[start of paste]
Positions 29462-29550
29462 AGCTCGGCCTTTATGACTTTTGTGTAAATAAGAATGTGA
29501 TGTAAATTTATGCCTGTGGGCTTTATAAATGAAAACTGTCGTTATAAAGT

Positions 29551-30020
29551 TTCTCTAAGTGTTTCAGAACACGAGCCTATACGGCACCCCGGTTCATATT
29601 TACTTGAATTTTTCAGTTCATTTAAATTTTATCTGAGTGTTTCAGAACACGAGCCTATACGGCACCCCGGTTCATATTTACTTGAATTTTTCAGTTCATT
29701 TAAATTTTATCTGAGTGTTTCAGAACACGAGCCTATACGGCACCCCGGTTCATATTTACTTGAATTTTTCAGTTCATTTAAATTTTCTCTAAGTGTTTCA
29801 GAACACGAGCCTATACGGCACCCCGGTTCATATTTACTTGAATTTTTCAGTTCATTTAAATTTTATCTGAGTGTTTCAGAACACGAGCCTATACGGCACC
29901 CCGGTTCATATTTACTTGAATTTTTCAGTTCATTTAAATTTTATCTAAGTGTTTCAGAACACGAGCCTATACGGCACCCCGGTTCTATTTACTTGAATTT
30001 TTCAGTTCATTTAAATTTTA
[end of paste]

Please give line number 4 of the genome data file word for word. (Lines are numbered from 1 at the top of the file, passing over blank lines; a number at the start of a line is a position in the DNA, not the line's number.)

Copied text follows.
Positions 29551-30020